MoCap however is thankfully always in a studio. In the winter it can still be cold, because they have to turn off the heaters while shooting so that distortions in the air don't cause interference with the infra-red cameras... but at least they can turn them back on between takes. Furthermore, even though the suits are quite thin, you are still fully covered so in the least you can put thermals and warm socks on underneath. 5) Safer stunts Another advantage of the performing in a controlled environment is that as a stunt performer, it's a lot easier as well. Performing on location always means variables that have to be taken into account; rain might mean a slippery floor, an old building might mean rusty nails or broken glass in places that you can't see or don't anticipate; the nature of the costumes might mean that you may not be able to pad up well; especially for women who's costumes are usually skin-tight- but also for men like in this amazing stair-fall stunt in Fight Club (2:04)
Having coordinated before, even as a coordinator trying to account for all of the variables of a given location, while giving the director what he wants, and still trying to keep your stunties safe, is stressful to say the least. In MoCap however, again, you are in a perfectly controlled environment; and while you can't really pad up the performer because you can't cover the motion tracking balls on the suits, you can pad up the environment as much as you like. As a performance genre, motion capture certainly isn't for everyone. In contrast with theatre, it lacks the excitement of performing in front of a live audience or the organically-evolving nature of living in a character's circumstances in real time from start to finish of the story. In contrast, while doing MoCap you usually only have a an avatar of what your character (and all the people they are talking to) actually looks like because they haven't been fully modeled out yet. You also only rough ideas as to what the environment the story is taking place in for the same reason. It feels a lot like when you are the doing non-stage, non-dress rehearsals; but that's the whole project. In contrast with film, it has these challenges, plus it lacks the distinction of you only playing your character. I've yet to work on a MoCap project where the main actors weren't also used for background characters (often on the same day) and some may find that insulting or in the least, distracting. Furthermore, even when you do the body and facial expression motion capture for a main character in a game, you don't actually get the credit for "being" that character; the voice actor does. Lastly, the suits certainly take getting used to, and if you are doing facial expression motion capture and not just body, you also have to act with a head apparatus on, and a camera and bright light attached to it shining in your face. Depending on where it attaches to the apparatus, it can also bounce whenever your mouth moves...which is very distracting when you are trying to play a dramatic scene. (As the one I'm wearing in the picture did). I've actually heard some seasoned film actors say "We should get paid more for doing this work." haha For me, however, being based here in Japan, and for the reasons above, Motion Capture work is fantastic. While that may not be the case in the states, where entertainment work is unionized and has better overall rates, for Japan, it's some of the best work you can get. It also has an added bonus of giving me the chance to work on projects that I know will be going international, so I know that people all over the world will be able to see and enjoy the work I've done. Personally, for myself, that's the point that matters the most.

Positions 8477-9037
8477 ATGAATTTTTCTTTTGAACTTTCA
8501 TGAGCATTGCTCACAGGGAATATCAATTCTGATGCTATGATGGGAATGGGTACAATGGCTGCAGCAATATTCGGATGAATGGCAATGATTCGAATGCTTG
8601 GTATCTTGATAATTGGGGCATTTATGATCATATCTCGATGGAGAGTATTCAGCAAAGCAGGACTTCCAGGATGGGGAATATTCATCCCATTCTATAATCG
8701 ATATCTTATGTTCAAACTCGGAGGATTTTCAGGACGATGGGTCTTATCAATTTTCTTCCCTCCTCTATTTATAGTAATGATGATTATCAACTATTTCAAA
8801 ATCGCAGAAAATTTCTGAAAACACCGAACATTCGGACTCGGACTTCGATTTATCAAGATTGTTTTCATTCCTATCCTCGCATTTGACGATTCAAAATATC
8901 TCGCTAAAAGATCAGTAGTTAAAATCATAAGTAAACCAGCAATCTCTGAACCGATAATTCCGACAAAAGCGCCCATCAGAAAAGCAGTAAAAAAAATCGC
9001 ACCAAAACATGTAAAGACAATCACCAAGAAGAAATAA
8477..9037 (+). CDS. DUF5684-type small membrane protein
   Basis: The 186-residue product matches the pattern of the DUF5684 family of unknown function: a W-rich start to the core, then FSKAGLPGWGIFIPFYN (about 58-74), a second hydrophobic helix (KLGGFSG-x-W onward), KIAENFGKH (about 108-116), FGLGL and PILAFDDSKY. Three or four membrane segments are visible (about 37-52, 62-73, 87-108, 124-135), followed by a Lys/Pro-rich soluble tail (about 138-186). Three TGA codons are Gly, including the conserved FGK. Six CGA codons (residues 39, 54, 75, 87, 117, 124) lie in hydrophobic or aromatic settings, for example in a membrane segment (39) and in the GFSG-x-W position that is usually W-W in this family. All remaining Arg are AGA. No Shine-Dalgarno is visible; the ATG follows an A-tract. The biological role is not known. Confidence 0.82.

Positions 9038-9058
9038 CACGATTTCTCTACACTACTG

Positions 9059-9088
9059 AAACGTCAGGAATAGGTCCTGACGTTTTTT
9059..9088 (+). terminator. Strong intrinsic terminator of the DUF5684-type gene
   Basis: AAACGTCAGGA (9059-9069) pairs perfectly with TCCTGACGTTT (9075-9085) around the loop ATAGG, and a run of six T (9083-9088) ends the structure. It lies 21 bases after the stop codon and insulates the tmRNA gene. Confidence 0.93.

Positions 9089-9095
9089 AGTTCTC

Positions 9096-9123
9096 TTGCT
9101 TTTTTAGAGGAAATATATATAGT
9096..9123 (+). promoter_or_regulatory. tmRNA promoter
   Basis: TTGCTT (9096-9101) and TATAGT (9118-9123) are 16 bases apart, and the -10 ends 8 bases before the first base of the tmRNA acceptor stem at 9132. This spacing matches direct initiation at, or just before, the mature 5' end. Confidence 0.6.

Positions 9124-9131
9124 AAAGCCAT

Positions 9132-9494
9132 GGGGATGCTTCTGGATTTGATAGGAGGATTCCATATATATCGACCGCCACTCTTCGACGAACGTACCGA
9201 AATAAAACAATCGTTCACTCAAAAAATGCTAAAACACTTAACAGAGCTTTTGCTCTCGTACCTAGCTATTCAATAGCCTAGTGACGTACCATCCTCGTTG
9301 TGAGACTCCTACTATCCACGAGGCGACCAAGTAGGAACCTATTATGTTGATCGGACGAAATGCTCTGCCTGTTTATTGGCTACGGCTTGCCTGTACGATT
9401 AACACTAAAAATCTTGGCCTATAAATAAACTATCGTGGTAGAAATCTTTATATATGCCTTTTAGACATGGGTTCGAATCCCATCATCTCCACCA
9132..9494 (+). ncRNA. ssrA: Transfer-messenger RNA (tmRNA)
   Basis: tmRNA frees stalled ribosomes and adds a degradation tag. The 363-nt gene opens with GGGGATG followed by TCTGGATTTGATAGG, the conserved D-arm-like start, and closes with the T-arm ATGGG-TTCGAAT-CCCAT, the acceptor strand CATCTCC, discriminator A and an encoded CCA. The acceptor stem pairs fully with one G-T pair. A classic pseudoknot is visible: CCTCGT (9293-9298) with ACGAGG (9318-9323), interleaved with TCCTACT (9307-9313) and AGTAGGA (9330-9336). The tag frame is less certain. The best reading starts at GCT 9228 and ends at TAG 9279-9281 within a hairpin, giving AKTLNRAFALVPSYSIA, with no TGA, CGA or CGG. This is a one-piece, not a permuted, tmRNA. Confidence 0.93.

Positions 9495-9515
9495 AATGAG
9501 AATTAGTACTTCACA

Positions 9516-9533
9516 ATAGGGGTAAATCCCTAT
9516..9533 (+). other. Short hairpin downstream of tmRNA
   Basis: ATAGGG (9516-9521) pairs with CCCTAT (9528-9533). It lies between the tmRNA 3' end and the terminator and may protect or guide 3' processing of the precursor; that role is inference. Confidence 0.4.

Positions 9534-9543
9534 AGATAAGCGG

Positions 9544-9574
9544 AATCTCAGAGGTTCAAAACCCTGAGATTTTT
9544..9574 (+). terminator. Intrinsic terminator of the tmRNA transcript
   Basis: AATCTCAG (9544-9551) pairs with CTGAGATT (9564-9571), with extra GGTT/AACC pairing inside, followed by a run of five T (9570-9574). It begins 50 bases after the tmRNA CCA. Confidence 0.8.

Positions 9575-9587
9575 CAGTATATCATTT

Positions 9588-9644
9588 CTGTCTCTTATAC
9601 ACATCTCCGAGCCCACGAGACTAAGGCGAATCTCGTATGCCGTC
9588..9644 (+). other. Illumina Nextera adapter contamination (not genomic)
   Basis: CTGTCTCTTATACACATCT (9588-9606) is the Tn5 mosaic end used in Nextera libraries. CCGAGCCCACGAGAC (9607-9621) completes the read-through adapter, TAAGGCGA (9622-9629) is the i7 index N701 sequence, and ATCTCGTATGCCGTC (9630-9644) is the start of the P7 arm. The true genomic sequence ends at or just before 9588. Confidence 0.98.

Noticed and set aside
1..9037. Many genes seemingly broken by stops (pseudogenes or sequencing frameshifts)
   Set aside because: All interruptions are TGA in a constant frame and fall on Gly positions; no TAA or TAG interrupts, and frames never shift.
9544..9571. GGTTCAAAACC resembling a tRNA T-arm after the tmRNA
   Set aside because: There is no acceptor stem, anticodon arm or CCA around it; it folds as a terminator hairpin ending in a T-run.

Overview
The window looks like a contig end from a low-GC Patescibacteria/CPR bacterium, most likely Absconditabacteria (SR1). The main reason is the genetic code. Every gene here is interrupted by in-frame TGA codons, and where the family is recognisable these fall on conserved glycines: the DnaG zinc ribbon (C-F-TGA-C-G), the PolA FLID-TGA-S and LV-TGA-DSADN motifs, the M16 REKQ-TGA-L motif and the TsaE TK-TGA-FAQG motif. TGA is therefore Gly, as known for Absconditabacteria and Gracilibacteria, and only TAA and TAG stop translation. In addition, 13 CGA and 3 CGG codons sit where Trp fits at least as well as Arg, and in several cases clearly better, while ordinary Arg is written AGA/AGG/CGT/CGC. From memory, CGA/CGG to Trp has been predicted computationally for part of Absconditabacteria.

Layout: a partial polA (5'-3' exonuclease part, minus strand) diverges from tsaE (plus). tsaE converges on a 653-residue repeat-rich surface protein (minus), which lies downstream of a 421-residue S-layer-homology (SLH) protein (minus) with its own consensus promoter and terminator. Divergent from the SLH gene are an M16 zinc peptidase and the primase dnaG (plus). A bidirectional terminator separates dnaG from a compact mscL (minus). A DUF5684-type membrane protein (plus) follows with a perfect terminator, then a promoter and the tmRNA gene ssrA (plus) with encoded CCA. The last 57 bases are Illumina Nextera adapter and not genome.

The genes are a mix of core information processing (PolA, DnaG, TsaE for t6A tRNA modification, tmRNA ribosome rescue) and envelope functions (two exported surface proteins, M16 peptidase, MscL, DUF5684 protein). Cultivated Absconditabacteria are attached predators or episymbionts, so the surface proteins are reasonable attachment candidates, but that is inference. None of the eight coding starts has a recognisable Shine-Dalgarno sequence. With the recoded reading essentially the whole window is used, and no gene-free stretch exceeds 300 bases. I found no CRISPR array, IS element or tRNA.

Hope you all have a great time playing the games I'm in; and I'll see ya the next time you shoot someone in the head, argue with someone, throw them off a building, kick them in the face, or steal their magic amulet while they are asleep. Regardless of which side of the fence you are on in the game, I will probably be there with you...on both sides ;)